Motivation

Let’s say that in response to an event, the application has to perform several operations. If you combine all of them to the same Lambda, the code usually has to check for each operation. Should it be redone so that the whole Lambda remains idempotent? It could be a real pain. It is important to understand the difference between our example and monolithic applications. In monolithic, the application itself could be responsible for making retries since it can wait between them, and that’s not possible in Serverless.

On the other hand, with Step Functions, we can run each operation on a different Lambda. We can also define the transitions between them as suitable for the specific case. Moreover, we can control the retries behavior – their number and delay duration. That way, we can make it the most suitable for our use case. We can even disable it when it’s the right thing to do. From my experience, creating a step machine even for a single Lambda is the easiest workaround to disable unwanted retries behavior.

Lambda error handling using Step Functions

Going step by step

Implementation

You may know that unfortunately, the available triggers for AWS Step Functions are rather limited. The only available triggers are API Gateway and a manual execution using the SDK. Because of that, we have created a template for a Pythonic Lambda. You could use it as a glue code to execute a state machine asynchronously as a response to any event. In short, it is just:

import os
import json
import boto3

client = boto3.client('stepfunctions')

def run(event, context):
    client.start_execution(
        stateMachineArn=os.environ['CF_MyStateMachine'],
        name=str(context.aws_request_id),
        input=json.dumps(event)
    )

A complete ready-to-use template is available on a public repository.

To deploy this Lambda you should use the Serverless framework, with the awesome serverless-resources-env plugin in order to pass the state machine ARN easily. Make sure also to use serverless-step-functions and serverless-pseudo-parameters to define the state machine easily as in the following example:

service: state-machine-invoking-example

provider:
  name: aws
  region: eu-west-1
  runtime: python3.6
  # Specific Role for the Lambda and machine is better
  iamRoleStatements:
    - Effect: "Allow"
      Action:
        - "states:StartExecution"
      Resource:
        - "*"

functions:
  first_step:
    handler: simple_lambda.run
  second_step:
    handler: another_lambda.run
    timeout: 5
  machine_invoker:
    handler: state_machine_invoker.run
    events:
      - sns: 'arn:aws:sns:eu-west-1:xxxxxxxx:sns_name'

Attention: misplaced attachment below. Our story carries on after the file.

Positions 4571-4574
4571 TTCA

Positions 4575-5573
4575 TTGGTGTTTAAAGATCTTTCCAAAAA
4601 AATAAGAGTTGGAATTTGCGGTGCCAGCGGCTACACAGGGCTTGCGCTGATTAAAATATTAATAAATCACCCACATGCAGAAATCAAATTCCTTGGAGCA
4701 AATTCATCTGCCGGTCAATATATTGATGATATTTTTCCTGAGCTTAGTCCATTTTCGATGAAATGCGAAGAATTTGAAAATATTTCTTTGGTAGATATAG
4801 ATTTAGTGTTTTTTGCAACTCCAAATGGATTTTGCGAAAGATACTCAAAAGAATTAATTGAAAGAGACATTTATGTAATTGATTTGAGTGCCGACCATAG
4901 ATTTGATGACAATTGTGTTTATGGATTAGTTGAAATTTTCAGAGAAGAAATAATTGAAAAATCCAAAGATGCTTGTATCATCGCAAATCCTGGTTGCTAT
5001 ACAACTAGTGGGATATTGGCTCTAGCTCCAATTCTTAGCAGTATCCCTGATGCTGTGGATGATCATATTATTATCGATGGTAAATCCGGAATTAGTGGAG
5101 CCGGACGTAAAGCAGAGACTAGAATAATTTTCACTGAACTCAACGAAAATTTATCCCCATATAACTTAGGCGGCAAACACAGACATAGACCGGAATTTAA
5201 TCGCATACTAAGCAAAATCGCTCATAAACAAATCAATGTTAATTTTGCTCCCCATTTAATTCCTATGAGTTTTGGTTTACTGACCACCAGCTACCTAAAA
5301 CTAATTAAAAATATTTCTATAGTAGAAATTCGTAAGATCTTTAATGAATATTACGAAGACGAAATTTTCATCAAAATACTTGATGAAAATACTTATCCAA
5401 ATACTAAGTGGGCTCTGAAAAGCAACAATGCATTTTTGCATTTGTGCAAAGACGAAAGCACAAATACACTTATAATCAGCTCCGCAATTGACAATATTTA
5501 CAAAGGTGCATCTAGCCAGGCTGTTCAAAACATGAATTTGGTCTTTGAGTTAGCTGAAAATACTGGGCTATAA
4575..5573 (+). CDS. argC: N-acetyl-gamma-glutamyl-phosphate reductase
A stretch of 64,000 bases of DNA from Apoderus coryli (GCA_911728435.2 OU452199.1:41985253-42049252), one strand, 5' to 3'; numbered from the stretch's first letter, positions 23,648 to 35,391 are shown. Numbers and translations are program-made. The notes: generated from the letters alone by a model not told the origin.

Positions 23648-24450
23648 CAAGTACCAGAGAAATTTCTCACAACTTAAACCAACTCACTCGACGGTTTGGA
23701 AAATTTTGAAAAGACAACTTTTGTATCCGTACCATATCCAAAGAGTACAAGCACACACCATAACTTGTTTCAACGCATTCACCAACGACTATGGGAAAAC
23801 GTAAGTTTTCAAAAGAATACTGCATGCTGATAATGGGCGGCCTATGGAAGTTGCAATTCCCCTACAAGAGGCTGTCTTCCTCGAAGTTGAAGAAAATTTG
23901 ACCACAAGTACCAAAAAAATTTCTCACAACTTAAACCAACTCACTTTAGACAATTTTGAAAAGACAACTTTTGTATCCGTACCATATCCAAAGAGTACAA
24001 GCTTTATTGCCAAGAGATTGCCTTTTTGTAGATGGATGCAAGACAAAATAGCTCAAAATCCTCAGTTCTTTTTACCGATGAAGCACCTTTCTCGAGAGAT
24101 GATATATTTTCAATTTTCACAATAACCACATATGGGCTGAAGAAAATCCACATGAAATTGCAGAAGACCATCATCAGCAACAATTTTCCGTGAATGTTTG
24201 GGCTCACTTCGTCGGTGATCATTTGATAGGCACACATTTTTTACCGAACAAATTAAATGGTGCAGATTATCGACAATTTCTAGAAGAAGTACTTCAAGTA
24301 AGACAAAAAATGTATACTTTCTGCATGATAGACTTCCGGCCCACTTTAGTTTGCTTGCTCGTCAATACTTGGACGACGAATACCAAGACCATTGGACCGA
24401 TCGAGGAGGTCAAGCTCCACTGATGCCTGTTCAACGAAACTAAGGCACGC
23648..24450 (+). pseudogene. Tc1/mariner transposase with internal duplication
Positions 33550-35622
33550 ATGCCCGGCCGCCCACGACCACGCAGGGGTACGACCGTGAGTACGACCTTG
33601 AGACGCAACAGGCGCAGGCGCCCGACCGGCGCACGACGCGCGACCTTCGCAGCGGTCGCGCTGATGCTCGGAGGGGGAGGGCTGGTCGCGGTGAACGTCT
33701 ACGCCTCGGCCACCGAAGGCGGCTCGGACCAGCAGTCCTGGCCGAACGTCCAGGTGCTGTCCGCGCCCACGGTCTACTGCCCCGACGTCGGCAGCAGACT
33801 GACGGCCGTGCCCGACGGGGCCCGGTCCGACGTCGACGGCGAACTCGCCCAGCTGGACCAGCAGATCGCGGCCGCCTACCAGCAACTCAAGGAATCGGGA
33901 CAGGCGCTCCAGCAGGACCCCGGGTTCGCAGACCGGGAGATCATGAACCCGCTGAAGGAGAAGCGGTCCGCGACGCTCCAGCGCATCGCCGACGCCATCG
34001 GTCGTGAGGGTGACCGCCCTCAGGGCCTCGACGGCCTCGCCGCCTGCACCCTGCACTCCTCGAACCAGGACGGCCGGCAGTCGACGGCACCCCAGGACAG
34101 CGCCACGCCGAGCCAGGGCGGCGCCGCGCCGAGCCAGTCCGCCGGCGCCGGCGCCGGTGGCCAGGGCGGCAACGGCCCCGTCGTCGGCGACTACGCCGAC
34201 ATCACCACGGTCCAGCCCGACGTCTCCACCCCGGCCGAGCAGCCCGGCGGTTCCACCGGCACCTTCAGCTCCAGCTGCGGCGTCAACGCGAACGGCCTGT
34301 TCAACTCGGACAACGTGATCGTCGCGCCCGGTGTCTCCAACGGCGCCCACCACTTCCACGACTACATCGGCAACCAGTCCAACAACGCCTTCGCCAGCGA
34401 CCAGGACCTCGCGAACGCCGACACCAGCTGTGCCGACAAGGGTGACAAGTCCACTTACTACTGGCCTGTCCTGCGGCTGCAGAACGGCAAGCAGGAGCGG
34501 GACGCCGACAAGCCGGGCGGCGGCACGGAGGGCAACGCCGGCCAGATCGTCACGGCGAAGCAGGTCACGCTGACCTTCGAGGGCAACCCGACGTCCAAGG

custom:
      env-resources:
        - MyStateMachine

stepFunctions:
  stateMachines:
    exampleMachine:
      name: myStateMachine
      definition:
        StartAt: firstStep
        States:
          firstStep:
            Type: Task
            Resource: arn:aws:lambda:#{AWS::Region}:#{AWS::AccountId}:function:${self:service}-${opt:stage}-first_step
            TimeoutSeconds: 6
            Next: secondStep
          secondStep:
            Type: Task
            Resource: arn:aws:lambda:#{AWS::Region}:#{AWS::AccountId}:function:${self:service}-${opt:stage}-second_step
            TimeoutSeconds: 5
            End: true

plugins:
  - serverless-step-functions
  - serverless-pseudo-parameters
  - serverless-resources-env

We artificially chose an SNS event to trigger the state machine. It is accessible by the initial step Lambda as input. Because we named the state machine execution as the invoker Lambda request ID – everything becomes idempotent. If a retry occurs to the invoker Lambda, AWS gives it the same request ID. Afterward, AWS also won’t execute the state machine again since it’s named the same. Theoretically speaking, the execution name of the state machine is also a part of its input. While this solution is useful in many situations, keep in mind that it also adds some complexity overhead. It affects the debugging and overall observability of the system.

Things to Notice

It’s important to understand the error handling mechanism of Step Functions, which is different than the Lambda’s one. For every Task state, a timeout duration could be set, so that if the Task is not finished in time anStates.Timeout error is generated. This timeout is basically unlimited. However, for the typical case of a Task executing a Lambda, the case is different. The Lambda’s actual timeout duration is determined only by its own configured value. Therefore, it cannot get longer by this method. Therefore, make sure to configure the Task timeout to be equal to the Lambda’s timeout. The retries behavior of a Task is by default disabled and could be specifically configured (other than for Lambda).

AWS Lambda error handling with Step Functions

Conclusion

Error handling in AWS Serverless architecture is quite confusing and understanding how it affects your system is not always easy. I think that it would be better if you could manage the retries behavior of AWS Lambda. The same goes for AWS Step Functions. A retry counter field in the context parameter is obviously a missing feature.

There are different techniques for Lambda error handling besides the ones mentioned in this article. Using wrappers is a common example.

Nevertheless, I believe that the proposed architecture with Step Functions is useful in many cases. AWS Lambda error handling in just one of them. Besides helping controlling Lambda retries correctly, it encourages elements separation which is a good practice in the Serverless world.